So what we, what we found really is that by the time we're getting to the buyer, trying to get to the right decision maker, to have a conversation, they've already found the things that are important to them and looked up. And when we initially started a couple of years ago looking at it our online presence wasn't that great.
So focusing a lot on Tom touched on it a bit, the Google reviews and making sure that all of the initial stuff is good because the peer reviews that come through are fantastic for us. so once we had that part down, though, adapting to where, where they were at and what they want to know, they've already checked off the yes box to see. And you're getting there. we're finding that people are more, more available to talk to you as well. So making sure the initial basis, like Tom said is very good, has really gotten us to the door. A lot of places and it weeds out the people who don't have their online presence nearly as well over the reviews up and running.
Thomas Erb: Yeah. You know, one of the things that you guys have done a good job is get your Google reviews up. I I've just looked this morning. I happened to check, it was 4.3 out of 5, and that number continues to improve. I can't. I can't say enough about the importance of Google reviews and other types of websites, you know, reviews on Facebook reviews on uh, Glassdoor and indeed, and other types of uh, uh, other types of job boards in areas where people go and look.
And of course we have people from all around the world, so there's different job boards in different parts of the world and different places that people go. But it, it's huge, not only from the prospect side, but also from the candidate side.
Billy Lynch: Yeah. Yeah. Well, it's in of, on that note too. what you find is when we get into these virtual conversations and what not being out ahead of that leads into the more consultative approach they've already seen what we've put out there in the account, consolidate a part of that.
They find the reviews and presses. They all, everybody speaks the language, every. And so being able to go into it with the customer and say, listen, this is how we did it. And this helped us get to that point. Isn't so much just selling a direct project that offers the bigger consultative conversation that, that leads into a better partnership.
So it's oftentimes a way that we'll jump off and have those conversations with true partners that want to, that want to work with you.
Thomas Erb: Yeah. I totally agree with you. One of the things that we really pushed during 2020, as we, as this whole thing was unfolding. Be the source of information for your prospects and clients, because right now they don't know what's going on.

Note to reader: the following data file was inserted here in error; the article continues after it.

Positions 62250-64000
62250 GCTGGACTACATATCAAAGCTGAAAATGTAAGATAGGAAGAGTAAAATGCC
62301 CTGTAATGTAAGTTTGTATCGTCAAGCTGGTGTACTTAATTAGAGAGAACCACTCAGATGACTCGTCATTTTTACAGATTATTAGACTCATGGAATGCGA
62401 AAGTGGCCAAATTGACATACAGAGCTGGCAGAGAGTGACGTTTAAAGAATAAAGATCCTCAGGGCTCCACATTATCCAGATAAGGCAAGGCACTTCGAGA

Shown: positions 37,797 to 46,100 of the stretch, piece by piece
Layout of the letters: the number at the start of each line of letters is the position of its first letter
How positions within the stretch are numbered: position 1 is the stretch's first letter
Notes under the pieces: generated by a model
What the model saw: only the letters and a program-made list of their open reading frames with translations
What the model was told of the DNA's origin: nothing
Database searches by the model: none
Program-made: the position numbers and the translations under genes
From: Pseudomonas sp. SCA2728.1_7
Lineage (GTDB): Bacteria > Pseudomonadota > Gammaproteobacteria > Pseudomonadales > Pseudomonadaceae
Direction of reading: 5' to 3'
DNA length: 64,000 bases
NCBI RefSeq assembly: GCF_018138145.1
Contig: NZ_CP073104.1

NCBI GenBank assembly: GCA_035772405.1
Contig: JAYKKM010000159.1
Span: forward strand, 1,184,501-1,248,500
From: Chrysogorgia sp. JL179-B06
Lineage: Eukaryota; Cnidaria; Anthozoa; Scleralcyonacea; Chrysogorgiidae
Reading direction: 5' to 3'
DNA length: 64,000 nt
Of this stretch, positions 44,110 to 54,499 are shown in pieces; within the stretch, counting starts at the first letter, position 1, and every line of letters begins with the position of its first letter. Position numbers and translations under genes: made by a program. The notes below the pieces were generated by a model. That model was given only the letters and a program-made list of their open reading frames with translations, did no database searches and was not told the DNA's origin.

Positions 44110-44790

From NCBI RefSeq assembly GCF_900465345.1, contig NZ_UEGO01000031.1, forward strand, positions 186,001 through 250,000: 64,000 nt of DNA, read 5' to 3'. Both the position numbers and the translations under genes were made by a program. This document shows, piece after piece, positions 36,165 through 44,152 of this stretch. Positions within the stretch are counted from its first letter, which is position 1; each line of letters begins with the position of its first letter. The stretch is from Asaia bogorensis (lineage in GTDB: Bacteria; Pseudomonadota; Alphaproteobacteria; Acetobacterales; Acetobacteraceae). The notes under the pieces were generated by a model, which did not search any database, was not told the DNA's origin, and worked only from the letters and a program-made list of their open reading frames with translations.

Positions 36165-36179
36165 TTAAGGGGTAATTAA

And this is an opportunity for us to show that we have a level of expertise that they cannot, they cannot replicate, but they can easily tap into because whereas they are, for the most part that your prospects, your client is limited to what they see going on. In their own company and maybe a few others, maybe talking to some peers and those things, we have a much broader perspective on the entire market and that applied to the the pandemic and the, the crisis, but it continues to apply and will always apply.
And it gives us an opportunity to elevate ourselves from just being a staffing vendor. To being a trusted advisor, right?
Billy Lynch: Absolutely, absolutely a benefit to it. For sure. And I think that the pandemic in general has expedited that fact where everybody w we all have shared experiences of not knowing what's coming next and being able to be out there and say, listen, we don't know nearly as well as, you know, This is what we're seeing everybody else's doing and it's pivoting as quickly as possible.
And it goes back to the virtual buyer and setting up and using the video conversations is it is easier to relay information in a personable way with your video on right now than it's ever been. Because Tom two years ago may not have been used to this type of setup meeting where earlier today he said, Hey, can we hop on a meeting real quick, absolutely 15 minutes.
And we're on a video call that the nail, what we needed. Previously that would have been maybe an informal phone call or more formal phone call or something along the lines of yeah. I'll drive out there and meet you. So, you know, being up to date with the virtual buyer, being able to educate and in real time is, is a huge, huge advantage for us.
Thomas Erb: Yeah. I think there's, there's, there's just tremendous opportunity right now. Cause we're all in. We're all in the same boat. Right? What you think you used the term when we were talking earlier today, what was it shared? Shared experiences, shared experiences. Yeah. It's everybody in the world for the most part as has this shared experience.
So it's something that we can connect with people on. and, uh, so there's a, there's a lot of benefit to it. you know, I, we talk real quickly about video and I one of the great things about this is that. We've got this chat going on on the, on the right hand side here and I'm trying to present, but I'm also I feel like everybody's here with you.